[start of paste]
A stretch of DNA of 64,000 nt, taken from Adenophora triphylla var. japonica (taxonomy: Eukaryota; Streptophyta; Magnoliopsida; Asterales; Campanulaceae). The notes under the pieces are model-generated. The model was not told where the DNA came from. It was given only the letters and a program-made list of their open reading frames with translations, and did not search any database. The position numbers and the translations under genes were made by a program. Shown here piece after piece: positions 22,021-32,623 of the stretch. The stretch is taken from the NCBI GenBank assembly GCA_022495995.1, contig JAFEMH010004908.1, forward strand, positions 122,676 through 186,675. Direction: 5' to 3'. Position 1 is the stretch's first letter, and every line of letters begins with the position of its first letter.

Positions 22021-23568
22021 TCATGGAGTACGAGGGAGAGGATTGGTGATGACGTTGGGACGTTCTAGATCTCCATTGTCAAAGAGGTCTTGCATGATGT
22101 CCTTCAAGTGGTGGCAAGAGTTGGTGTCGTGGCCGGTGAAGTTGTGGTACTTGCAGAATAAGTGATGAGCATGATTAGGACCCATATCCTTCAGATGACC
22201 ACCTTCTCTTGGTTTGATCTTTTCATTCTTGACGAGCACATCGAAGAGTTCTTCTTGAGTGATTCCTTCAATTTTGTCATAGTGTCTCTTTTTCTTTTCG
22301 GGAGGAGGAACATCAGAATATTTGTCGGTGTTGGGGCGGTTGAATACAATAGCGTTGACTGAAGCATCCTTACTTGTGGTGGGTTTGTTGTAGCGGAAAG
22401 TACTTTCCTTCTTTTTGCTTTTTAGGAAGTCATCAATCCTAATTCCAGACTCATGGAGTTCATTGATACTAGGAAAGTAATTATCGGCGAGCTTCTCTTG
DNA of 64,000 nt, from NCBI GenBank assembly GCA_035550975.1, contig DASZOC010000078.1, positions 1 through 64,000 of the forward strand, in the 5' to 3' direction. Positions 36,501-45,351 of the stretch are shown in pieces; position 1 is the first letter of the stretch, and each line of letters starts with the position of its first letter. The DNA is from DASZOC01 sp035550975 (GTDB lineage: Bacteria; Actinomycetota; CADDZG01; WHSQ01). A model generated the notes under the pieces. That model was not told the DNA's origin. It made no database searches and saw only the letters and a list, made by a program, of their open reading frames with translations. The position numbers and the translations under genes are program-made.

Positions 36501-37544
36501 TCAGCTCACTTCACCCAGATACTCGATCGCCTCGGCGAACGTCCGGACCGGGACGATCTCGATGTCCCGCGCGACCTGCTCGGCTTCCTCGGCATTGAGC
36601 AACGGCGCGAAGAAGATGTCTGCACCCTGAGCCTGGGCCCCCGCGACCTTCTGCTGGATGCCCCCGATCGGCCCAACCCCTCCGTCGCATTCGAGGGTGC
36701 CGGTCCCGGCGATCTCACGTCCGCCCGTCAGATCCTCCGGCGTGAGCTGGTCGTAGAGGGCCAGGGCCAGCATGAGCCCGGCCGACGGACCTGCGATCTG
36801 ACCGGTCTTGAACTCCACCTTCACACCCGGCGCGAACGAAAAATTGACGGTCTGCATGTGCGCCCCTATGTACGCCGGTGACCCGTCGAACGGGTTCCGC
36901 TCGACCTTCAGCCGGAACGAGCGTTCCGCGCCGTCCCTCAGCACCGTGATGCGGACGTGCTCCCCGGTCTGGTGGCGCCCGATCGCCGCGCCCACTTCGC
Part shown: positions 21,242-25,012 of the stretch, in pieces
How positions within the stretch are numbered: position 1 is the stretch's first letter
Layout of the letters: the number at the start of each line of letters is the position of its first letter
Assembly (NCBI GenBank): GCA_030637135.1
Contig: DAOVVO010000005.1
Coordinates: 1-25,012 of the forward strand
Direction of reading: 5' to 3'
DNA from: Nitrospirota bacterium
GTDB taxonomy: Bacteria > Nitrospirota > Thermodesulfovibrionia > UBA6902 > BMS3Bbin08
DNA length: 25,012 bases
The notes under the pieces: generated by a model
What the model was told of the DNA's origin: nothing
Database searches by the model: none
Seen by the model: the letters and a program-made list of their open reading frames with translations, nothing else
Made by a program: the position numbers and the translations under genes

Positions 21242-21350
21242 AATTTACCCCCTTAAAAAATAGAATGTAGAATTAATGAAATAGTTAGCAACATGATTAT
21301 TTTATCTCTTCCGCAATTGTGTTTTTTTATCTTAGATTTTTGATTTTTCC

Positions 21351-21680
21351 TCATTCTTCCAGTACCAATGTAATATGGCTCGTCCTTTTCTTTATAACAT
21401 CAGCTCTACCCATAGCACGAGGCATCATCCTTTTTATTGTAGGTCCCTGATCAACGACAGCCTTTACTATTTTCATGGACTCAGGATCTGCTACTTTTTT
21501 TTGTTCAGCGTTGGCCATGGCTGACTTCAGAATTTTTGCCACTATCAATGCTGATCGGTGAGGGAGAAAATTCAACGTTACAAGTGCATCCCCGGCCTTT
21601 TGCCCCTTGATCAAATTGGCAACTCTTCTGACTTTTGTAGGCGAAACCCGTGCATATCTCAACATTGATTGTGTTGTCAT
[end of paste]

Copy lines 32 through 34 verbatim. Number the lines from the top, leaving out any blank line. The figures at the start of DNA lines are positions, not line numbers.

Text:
21301 TTTATCTCTTCCGCAATTGTGTTTTTTTATCTTAGATTTTTGATTTTTCC

Positions 21351-21680
21351 TCATTCTTCCAGTACCAATGTAATATGGCTCGTCCTTTTCTTTATAACAT